Robert de Grandmesnil

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Robert de Grandmesnil
Died c. 1082
Parents Robert I de Grantmesnil
Hawisa d'Échauffour
Church church of Saint-Michael of Mileto
church of Saint-Mary, Mother of God
Congregations served
abbey of Saint-Evroul
abbey of Sant'Eufemia d'Aspromonte
abbey of Venosa
Bishopric of Troina
Offices held
Abbot
Bishop

Robert de Grantmesnil (de Grandmesnil) also known as Robert II, was a Norman nobleman; a member of a prominent Norman family. He first became a monk, then abbot at the Abbey of Saint-Evroul in Normandy and later Bishop of Troina in the Norman Kingdom of Sicily.

Career[edit]

Robert was the second son of Robert I de Grantmesnil and Hawisa d'Échauffour, daughter of Giroie, Lord of Échauffour.[1] His family was from Calvados, arrondissement of Lisieux, in the canton of Saint-Pierre-sur-Dives.[1] As a child he applied himself to learning and came to be known for his retentive memory and seemed to be destined for the church.[2] But Robert also had a love of arms and fighting and was for five years an esquire to Duke William, who at the end of that period knighted him and rewarded him generously for his service.[2] In 1040 when Robert I died, his three sons, including Robert, all shared in their father's inheritance.[1]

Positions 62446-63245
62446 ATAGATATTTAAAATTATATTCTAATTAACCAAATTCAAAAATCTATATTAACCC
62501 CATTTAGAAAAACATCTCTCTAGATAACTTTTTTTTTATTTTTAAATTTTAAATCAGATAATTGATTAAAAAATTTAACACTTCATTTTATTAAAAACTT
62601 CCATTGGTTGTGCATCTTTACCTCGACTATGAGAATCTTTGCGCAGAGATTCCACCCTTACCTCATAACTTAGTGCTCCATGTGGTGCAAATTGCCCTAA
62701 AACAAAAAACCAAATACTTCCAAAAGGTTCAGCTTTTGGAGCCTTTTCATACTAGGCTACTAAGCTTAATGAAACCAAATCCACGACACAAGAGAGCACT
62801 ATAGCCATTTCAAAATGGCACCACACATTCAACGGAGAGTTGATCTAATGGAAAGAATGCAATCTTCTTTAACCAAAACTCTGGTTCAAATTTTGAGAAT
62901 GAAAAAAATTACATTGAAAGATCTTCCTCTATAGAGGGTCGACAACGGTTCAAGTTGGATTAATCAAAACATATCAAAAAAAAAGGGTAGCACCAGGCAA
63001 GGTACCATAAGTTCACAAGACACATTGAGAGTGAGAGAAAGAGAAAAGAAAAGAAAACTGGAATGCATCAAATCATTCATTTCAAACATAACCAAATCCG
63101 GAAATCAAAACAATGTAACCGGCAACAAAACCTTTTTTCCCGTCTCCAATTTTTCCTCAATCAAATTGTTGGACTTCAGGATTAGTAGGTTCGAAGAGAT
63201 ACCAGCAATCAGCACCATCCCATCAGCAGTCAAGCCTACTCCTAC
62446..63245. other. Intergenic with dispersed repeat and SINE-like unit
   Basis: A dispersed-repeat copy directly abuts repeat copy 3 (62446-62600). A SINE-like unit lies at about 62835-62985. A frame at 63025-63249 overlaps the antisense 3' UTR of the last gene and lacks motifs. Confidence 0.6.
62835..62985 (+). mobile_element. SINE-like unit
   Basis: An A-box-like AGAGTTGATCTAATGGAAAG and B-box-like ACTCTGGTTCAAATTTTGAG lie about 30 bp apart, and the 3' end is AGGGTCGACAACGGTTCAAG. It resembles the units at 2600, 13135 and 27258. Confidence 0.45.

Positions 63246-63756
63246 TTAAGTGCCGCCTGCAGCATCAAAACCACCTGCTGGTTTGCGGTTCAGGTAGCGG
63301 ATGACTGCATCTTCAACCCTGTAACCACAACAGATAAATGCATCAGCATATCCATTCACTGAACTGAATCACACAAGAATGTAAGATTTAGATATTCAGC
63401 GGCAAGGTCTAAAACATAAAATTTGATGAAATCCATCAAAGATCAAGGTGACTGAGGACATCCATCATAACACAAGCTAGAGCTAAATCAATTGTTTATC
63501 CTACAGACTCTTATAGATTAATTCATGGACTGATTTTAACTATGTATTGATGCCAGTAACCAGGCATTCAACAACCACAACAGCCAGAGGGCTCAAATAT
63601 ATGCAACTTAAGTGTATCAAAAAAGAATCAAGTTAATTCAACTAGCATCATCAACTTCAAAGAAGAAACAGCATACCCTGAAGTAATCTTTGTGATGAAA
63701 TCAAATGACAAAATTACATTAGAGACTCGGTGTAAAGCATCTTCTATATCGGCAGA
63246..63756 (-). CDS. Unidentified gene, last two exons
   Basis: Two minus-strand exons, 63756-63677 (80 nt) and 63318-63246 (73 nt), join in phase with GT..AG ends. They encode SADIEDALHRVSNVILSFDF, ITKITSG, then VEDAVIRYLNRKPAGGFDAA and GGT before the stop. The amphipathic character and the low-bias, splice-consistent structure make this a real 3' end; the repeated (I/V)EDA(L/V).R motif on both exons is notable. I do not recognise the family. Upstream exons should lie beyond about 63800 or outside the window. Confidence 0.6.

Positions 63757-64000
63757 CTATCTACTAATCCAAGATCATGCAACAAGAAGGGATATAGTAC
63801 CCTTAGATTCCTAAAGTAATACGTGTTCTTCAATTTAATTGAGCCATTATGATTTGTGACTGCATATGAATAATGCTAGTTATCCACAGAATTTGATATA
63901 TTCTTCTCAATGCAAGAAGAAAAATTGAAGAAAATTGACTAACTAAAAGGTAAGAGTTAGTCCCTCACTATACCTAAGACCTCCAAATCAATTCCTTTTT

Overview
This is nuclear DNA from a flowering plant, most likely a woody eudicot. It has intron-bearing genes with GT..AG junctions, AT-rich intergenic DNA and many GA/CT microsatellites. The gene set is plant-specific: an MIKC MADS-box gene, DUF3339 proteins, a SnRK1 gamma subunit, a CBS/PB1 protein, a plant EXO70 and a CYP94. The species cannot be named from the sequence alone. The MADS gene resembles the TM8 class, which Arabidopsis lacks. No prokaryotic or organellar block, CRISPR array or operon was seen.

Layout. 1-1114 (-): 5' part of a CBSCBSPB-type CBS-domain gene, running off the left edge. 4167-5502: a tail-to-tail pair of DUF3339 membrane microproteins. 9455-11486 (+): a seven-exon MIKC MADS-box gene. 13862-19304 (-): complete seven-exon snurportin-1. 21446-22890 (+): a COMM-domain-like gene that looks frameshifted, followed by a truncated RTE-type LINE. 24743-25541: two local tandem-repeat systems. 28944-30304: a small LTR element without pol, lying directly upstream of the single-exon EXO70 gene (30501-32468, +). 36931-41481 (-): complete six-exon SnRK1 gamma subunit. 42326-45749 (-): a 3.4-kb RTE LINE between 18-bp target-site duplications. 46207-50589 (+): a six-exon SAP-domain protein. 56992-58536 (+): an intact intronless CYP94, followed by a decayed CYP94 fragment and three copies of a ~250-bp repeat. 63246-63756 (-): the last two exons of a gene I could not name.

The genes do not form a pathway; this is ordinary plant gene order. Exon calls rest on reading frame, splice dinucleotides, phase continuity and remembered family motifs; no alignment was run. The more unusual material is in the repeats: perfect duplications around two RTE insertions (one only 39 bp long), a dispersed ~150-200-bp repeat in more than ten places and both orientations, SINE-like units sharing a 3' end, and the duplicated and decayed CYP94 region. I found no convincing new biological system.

In 1050, Robert and his elder brother Hugh de Grandmesnil had decided to found a monastery and asked their uncle, William fitz Giroie,[a] to advise them. William pointed out the site the two chose was unsuitable and also advised them to restore the ancient abbey of Saint-Evroul instead.[1] The brothers agreed and compensated the monks of Bec who owned the old ruins and then generously funded, along with contributions from their mother's fitz Giroie family, the restoration of the abbey.[1] In his confirmation charter to this refounding of Saint-Evroul Duke William subscribed it with the sign of the cross and had added to the charter a warning against anyone doing any harm to the abbey or any of its members under pain of excommunication.[3] That same year Robert entered the abbey as a monk and became abbot there in 1059.[4]